Friday, January 20, 2006

Ode to a Grecian...

In the interests of full disclosure and transparency, I might as well come out and say it: I'm not a big fan of Greek tragedy. Now, those of you who've read along for a while might be pursing the corners of your mouth and "pfft"-ing and pulling the same face you wore when Howard denied any underlying racism in Australia, thinking "Of course he doesn't go for Greek tragedy! He's already complained about Shakespeare, Brecht, Williamson and plenty of other stuff whichmakes up the cornerstones of theatre education in this country! NO SURPRISES HERE thank you".

Well, sure. But there's a difference. See, and gather round now children, there you go, make room for your brother, there's plenty of room for all...see, here's the difference: if I want to know what happens in Troilus & Cressida but can't be bothered reading it, I can always find a shoddy 80s BBC version featuring ugly men with wispy beards and have a good laugh while I'm watching it. Same goes for most of the modernist theatrical masterpieces. But there's no way I'm watching a film version of no greek drama. I'm stuck either a) reading the damn thing (which isn't so bad) or b) watching a really boring rendition by a bunch of graduation VCE students.

I understand the contribution this stuff has made to contemporary theatre. This includes The Chorus, wherein a gang of hangers-on pretty much tell you the plot (like sitting in the tea room at work the night after a particularly good episode of The Bill); excessive overuse of masks, which always brings up vague Eyes Wide Shut paranoia in me; and the cathartic function of drama, also seen in forms such as the daytime soap and Jerry Springer.

But a lot of the time, I'm thinking "don't fart on me, sonny, and call it French perfume". No amount of white pancake and hollering can really make me that intrigued by the machinations of Theban rulers. Just give it to me straight, or find something more relevant to my situation and the situation of my aching bumcheeks, usually screaming at me for putting them in a moulded plastic assembly-hall chair for two hours plus.

This week I visited the opening of Unholy Site, an interpretation of Sophocles' Antigone by Jacklyn Bassanelli. And I'm pleased to say that nary a mask nor chorus was in sight, and the cathartic element of the play wasn't its focus (not for me, at least). And I really enjoyed it, though opinions differed as to why.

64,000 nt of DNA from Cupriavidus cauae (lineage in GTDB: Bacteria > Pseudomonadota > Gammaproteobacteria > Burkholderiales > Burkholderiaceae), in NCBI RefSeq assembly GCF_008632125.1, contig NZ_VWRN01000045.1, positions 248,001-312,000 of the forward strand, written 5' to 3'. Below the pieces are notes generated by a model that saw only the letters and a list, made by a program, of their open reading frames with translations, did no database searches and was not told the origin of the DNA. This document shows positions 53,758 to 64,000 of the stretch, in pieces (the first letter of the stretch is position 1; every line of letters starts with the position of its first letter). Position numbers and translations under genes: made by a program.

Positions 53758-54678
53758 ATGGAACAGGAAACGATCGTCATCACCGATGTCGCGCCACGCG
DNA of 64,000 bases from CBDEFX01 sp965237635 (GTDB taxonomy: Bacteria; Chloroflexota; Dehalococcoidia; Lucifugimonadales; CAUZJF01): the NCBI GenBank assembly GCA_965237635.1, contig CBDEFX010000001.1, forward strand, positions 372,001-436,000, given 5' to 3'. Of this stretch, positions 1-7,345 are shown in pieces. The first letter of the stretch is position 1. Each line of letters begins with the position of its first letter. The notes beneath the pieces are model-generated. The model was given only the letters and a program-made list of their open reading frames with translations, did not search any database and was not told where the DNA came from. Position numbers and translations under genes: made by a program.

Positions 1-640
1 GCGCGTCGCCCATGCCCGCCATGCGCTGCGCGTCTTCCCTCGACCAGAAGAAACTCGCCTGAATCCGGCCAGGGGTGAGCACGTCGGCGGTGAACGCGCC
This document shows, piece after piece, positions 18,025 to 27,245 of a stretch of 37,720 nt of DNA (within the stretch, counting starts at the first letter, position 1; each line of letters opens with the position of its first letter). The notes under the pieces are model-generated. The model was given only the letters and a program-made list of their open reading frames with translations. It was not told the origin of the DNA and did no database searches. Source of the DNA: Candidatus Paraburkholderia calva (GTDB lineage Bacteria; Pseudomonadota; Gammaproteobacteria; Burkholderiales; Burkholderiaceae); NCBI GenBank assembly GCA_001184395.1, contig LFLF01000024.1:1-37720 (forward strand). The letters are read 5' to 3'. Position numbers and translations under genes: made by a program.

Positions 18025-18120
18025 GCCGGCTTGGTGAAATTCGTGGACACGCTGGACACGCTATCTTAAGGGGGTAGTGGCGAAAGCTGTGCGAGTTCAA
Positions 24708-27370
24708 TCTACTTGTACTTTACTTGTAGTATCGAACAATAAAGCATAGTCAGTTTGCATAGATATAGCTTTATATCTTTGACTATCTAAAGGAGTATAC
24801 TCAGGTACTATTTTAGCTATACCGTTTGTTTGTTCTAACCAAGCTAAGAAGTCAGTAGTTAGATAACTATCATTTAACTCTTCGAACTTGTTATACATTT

The wonderfully-initialed JB gave a solo performance which took the basic tale and shook things up a bit (or a lot). She tells the thing from Antigone's POV, and plays her as an angry, violently rebellious princess. One punter later called her "Paris Hilton with more neuroses", but I didn't see it that way. Either way, it was a compelling and well-considered interpretation of a character fairly done to death these days.

The big thing what got me, though, is the method of presentation. On opening night at The Crofts Institute, the entire performance was delivered on a video screen with camera attached and sound pumped through an amp. In one long take, with lighting and sound operated via a remote by the actor herself onscreen, we saw the performance play out in real time but strangely absent. Bassanelli might not have even been in the building, though I later found out that she was. One reviewer noted that the effect of the TV screen showing meant that Antigone became curiously entombed alive in the black box, which is entirely thematically appropriate. For my part, I was wondering all sorts of other things, about the "live"-ness of prerecorded performance, and about the effect of a theatre audience watching a TV screen (totally different to a projected film/video) and the alternating or even concurrent sense of presence and absence, passivity and interactivity this creates. There was also the sense of the prerecording as a suicide note, or a voice from beyond the grave.

But I was in a minority here, and others couldn't help but want some more life to the show. I'll state it bluntly, I really liked the daring of playing things the way they were played, but I can understand the reservations others had about it. And after opening night, a joint decision from the creators saw the live element reintroduced, and the show now offers the same story played live while the camera simultaneously records it and plays it on the television. I'll try to go back and see how this looks some time next week.

1 comment:

Tuppence said...

I will be using the phrase "don't fart on me, sonny, and call it French perfume" in a conversation today.